Monday, January 23, 2012

Thinking about M&A Strategy

The McKinsey Global Institute has just published a study that looks at different M&A patterns or strategies that large (non-bank) firms employ to grow the business.  The blow matrix shows how McKinsey thinks about what firms are actually doing.  Not all strategies are created equal, and McKinsey is quick to note that different industry segments have tended to different strategies. 

It is perhaps not a big surprise that the largest companies are the most likely to use acquisitions to grow, as organic growth in mature markets (which large firms dominate) have difficulty growing at faster than the rate of inflation.

Smaller companies are relatively more likely to focus on organic growth or on "selective" deal making, where usually few deals are done, which deals may be transformative (target represents a significant share of acquirerr market cap).  McKinsey has found that companies that employ a programmatic approach to acquisitions do best.  This may be due to the expertise gained in evaluating and integrating such deals, or it may reflect good discipline in purchaing without overpaaying.

HELE is a bit too small to qualify here, but it too could be said to be selective or perhaps "programmatic".  It has looked diligently for additional reveneu and has only really been able to generate organic growth with the OXO brand (thought OXO itself was one of a series acquisitions.


  1. Very interesting I think you should do the M&A strategy.

  2. My own view is that HELE has decided to become a programmatic acquirer. They have diligently retained all earnings in the business to grow it, and while they continue to talk about product innovation and organic growth, the top management is focusing more on growth through acquisition.

    Though there have been a few cases where they have overpaid they have been fairly successful thus far, and are now benefitting from the increased cash flow, which in turn increases the size of the deal they can do.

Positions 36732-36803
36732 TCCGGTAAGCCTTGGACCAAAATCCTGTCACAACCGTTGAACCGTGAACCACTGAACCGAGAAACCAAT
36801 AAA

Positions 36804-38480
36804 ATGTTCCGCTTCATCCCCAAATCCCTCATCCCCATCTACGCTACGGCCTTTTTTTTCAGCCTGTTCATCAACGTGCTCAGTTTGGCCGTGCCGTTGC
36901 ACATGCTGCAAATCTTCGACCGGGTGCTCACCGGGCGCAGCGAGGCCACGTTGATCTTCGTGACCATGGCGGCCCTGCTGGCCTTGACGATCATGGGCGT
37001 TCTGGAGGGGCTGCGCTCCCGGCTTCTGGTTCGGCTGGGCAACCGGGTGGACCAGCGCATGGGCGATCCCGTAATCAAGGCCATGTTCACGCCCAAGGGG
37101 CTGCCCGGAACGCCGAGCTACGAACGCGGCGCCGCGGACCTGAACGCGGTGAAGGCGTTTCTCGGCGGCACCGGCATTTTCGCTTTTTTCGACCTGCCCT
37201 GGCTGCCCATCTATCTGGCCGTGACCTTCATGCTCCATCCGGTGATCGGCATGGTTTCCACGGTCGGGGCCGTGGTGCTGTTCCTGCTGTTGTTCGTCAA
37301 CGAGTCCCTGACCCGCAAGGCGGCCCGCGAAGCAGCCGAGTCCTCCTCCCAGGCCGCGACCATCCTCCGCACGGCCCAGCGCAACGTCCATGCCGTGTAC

This is, of course, the danger - deals keep getting bigger and even if the core business is healthy, you can grow yourself into that big, bad deal, that wrecks the company (see Time Warner), or nearly does (Bank of America).

    I would prefer to see them stick with bolt-on deals around $100m or so - never committing more than one year of operating profit to an acquisition, so that if it goes completely sour, there is no real risk to the core business. On the other hand, this limit would have prevented the acquisition of Kaz, so perhaps I am being a bit restrictive. Certainly, the company is not overlevered. But it is increasingly financing the business with (low rate) shorter term financing.

    Using credit lines does give the company flexibility to repay the debt as the cash comes in, but it also risks a liquidity trap, becuase it is easier for banks to cut or cancel credit lines when times are tough, so I would prefer to see more long-term financing, even if that meant higher rates.

    We shall see what happens next with the company. If Kaz continues to perform well and the PUR Water transaction can be bolted on (with the related cost reductions), operating and net income will rise and the company will be in a position to reduce net indebtedness below $200m before the end of the year.

    Another acquisition is likely, however, so overall indebtedness is likely to rise beyond the range I would prefer.